Medieval and Early Modern Europe
Girls started working as apprentices at craft workshops at the age of 10 or 11 in many medieval European towns. Especially for girls from poor families, it was typical to leave their parents and home at such an early age to look for employment. When a girl left home for work, she was also breaking the parental control that she had in the domestic space as a young girl. Loosened adult control and increased income often introduced the girl into the transition from girlhood to her adulthood.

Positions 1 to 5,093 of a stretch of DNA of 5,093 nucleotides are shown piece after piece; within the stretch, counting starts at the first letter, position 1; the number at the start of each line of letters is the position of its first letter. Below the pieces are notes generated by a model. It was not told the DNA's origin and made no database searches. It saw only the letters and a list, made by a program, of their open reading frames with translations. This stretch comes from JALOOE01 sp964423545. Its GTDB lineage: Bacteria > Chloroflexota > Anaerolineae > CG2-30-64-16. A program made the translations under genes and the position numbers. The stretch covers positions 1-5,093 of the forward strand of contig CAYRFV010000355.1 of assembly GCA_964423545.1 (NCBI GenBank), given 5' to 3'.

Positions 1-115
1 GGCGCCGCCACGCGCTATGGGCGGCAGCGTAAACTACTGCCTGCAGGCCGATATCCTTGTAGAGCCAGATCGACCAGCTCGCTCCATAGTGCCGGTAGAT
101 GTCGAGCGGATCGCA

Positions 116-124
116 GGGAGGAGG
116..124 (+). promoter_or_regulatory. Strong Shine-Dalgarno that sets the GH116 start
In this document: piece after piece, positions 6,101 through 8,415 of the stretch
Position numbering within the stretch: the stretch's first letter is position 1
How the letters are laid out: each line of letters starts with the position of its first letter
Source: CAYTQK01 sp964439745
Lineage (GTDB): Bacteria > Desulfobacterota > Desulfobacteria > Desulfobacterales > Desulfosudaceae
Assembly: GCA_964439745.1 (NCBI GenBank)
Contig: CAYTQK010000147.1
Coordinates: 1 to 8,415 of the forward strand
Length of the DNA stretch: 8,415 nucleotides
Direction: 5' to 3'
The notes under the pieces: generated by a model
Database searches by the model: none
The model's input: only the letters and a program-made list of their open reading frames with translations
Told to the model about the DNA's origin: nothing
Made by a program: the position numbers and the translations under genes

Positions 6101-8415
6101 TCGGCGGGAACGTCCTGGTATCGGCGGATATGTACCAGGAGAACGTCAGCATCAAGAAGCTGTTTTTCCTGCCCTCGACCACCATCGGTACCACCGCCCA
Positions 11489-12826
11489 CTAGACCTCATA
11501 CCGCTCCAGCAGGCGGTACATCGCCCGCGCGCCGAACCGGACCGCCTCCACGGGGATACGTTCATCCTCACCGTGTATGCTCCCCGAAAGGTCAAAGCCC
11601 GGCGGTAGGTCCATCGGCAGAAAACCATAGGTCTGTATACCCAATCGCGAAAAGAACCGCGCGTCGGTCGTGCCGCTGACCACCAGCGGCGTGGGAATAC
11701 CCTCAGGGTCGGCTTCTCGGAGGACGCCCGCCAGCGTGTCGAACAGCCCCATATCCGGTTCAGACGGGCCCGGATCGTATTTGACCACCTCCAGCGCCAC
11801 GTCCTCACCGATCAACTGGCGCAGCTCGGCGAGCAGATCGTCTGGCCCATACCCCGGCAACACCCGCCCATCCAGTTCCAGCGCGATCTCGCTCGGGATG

However, girl apprentices rarely acquired complete economic independence, or fully transitioned to adulthood in reality. They remained with a special role in the world of work: girl apprentices were seen as labor with ability to learn and provide, meanwhile they were also treated as children who required adult control. For example, in Ireland, girls working in mills and factories usually got a small portion of their wage. The rest of their wage would be directly paid to their families.